Why you shouldn't reveal your porn star name on Twitter

Filed Under: Privacy, Social networks, Twitter

In the last day or so there has been a major trend for users of the Twitter website to Tweet their porn star names, typically formed by posting the name of your first pet and the name of the first street you lived on.

By doing so, however, thousands of people are potentially making life easy for identity thieves eager to mine information from the micro-blogging website.

Twitter users revealing their porn star names

The problem is that many sites (such as web email providers) may ask you what the name of your first pet was if you ever forget your password and wish to reset it.

Yahoo password reminder questions

So, a hacker could grab details like your pet's name to try and crack into your email account. Think that's unlikely? Well, the likes of Sarah Palin, Paris Hilton and Salma Hayek have all had their private email accounts broken into by hackers after they guessed their so-called "secret answers".

In addition, just think of how many people use the name of their beloved pet labradoodle as their password for umpteen online accounts anyway!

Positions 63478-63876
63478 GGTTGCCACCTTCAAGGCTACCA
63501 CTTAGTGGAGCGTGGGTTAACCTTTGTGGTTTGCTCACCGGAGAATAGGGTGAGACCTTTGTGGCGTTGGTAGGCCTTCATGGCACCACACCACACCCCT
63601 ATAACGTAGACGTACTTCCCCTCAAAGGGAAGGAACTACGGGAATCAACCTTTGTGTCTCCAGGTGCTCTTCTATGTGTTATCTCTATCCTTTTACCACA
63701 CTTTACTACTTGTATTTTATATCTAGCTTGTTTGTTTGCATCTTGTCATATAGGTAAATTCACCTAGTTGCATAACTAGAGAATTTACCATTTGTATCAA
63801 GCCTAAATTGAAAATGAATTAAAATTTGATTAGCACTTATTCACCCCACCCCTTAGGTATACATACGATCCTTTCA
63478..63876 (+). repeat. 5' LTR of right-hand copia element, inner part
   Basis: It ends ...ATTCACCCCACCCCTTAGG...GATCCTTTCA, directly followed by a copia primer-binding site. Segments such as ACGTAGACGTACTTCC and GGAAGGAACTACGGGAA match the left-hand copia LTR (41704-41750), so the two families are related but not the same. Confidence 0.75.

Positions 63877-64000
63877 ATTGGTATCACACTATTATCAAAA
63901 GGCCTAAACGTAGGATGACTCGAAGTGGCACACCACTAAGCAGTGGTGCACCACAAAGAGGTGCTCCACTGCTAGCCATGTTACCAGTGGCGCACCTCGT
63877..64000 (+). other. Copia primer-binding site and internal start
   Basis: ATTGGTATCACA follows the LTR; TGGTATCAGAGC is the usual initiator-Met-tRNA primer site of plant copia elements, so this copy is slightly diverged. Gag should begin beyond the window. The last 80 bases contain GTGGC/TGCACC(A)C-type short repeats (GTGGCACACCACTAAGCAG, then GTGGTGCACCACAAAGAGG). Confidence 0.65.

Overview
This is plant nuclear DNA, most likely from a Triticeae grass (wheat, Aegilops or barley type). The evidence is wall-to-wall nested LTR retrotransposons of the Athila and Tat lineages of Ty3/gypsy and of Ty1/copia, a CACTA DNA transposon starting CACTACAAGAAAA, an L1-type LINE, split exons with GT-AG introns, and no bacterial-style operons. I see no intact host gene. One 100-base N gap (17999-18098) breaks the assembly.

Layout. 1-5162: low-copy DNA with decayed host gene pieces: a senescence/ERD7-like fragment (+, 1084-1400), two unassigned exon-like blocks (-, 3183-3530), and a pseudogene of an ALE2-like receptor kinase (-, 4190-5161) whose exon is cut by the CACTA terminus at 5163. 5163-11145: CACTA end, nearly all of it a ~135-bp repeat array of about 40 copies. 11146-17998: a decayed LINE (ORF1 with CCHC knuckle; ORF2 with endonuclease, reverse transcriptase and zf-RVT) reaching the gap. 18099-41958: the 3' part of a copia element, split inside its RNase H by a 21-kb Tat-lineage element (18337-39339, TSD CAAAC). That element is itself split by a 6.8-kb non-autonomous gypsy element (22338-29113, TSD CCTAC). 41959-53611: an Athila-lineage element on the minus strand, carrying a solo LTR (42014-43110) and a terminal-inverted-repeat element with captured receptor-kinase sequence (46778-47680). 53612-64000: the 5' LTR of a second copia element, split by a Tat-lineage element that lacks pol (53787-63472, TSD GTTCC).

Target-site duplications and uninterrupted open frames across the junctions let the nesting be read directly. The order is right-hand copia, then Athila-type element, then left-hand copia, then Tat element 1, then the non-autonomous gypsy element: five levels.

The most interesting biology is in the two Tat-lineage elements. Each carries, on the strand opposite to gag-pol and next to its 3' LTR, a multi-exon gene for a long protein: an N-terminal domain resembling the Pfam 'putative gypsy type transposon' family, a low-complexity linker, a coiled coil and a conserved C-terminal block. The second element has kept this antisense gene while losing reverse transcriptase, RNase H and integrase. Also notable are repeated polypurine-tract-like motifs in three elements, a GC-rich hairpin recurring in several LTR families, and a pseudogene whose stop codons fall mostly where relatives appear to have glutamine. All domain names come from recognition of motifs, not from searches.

So, here's my advice.

Firstly, don't post this kind of personal information onto the internet - the 10 seconds amusement you may get by telling people your porn star name isn't worth the potential months of anguish that successful identity theft might bring you.

Secondly, when websites ask you for a "secret answer" to reset your password... lie. As I explained recently you don't need to tell the truth when you're asked by a website what your mother's maiden name was, or the name of your favourite TV show. So, say something random but memorable that no-one is likely to guess like "Bluehop Sausagedog" or "Knot's Landing".

Thirdly, you're not still using a dictionary word for your passwords are you? What? You are? In fact, you're using the same password for all the websites you use? Gadzooks! Maybe you should watch this video and start taking security seriously.

Meanwhile, although Twitter has warned people not to post personal details to the #twitterpornnames hashtag, or indeed elsewhere on Twitter, it seems there is little that can be done to persuade some people.

Twitter warns users not to post their porn star names

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About the author

Graham Cluley is an award-winning security blogger, and veteran of the anti-virus industry having worked for a number of security companies since the early 1990s. Now an independent security analyst, he regularly makes media appearances and gives computer security presentations. Send Graham an email, subscribe to his updates on Facebook, follow him on Twitter and App.net, and circle him on Google Plus for regular updates.